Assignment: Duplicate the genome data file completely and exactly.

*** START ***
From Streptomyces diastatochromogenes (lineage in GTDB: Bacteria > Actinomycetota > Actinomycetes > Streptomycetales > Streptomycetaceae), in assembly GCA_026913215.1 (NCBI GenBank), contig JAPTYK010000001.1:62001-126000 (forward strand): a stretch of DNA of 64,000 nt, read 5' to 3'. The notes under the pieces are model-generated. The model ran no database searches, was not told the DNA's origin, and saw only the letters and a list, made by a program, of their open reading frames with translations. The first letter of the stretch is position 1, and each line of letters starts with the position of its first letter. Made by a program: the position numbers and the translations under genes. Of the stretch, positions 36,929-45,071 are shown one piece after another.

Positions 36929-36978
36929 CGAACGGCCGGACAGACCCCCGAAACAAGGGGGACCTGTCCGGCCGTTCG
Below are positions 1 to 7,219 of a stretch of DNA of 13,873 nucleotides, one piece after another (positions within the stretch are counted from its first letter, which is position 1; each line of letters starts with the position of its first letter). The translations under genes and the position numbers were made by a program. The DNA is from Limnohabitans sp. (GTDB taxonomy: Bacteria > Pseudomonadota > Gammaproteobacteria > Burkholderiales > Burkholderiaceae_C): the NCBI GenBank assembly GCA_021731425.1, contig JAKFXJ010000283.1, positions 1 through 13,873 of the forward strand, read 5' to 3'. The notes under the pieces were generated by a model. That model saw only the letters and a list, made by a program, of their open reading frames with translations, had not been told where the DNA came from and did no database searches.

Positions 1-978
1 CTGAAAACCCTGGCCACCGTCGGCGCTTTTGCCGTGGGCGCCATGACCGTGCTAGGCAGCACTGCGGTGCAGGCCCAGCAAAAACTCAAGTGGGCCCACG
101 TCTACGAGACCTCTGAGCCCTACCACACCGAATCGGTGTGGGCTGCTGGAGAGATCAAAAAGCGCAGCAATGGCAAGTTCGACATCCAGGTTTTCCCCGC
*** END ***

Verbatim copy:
From Streptomyces diastatochromogenes (lineage in GTDB: Bacteria > Actinomycetota > Actinomycetes > Streptomycetales > Streptomycetaceae), in assembly GCA_026913215.1 (NCBI GenBank), contig JAPTYK010000001.1:62001-126000 (forward strand): a stretch of DNA of 64,000 nt, read 5' to 3'. The notes under the pieces are model-generated. The model ran no database searches, was not told the DNA's origin, and saw only the letters and a list, made by a program, of their open reading frames with translations. The first letter of the stretch is position 1, and each line of letters starts with the position of its first letter. Made by a program: the position numbers and the translations under genes. Of the stretch, positions 36,929-45,071 are shown one piece after another.

Positions 36929-36978
36929 CGAACGGCCGGACAGACCCCCGAAACAAGGGGGACCTGTCCGGCCGTTCG
Below are positions 1 to 7,219 of a stretch of DNA of 13,873 nucleotides, one piece after another (positions within the stretch are counted from its first letter, which is position 1; each line of letters starts with the position of its first letter). The translations under genes and the position numbers were made by a program. The DNA is from Limnohabitans sp. (GTDB taxonomy: Bacteria > Pseudomonadota > Gammaproteobacteria > Burkholderiales > Burkholderiaceae_C): the NCBI GenBank assembly GCA_021731425.1, contig JAKFXJ010000283.1, positions 1 through 13,873 of the forward strand, read 5' to 3'. The notes under the pieces were generated by a model. That model saw only the letters and a list, made by a program, of their open reading frames with translations, had not been told where the DNA came from and did no database searches.

Positions 1-978
1 CTGAAAACCCTGGCCACCGTCGGCGCTTTTGCCGTGGGCGCCATGACCGTGCTAGGCAGCACTGCGGTGCAGGCCCAGCAAAAACTCAAGTGGGCCCACG
101 TCTACGAGACCTCTGAGCCCTACCACACCGAATCGGTGTGGGCTGCTGGAGAGATCAAAAAGCGCAGCAATGGCAAGTTCGACATCCAGGTTTTCCCCGC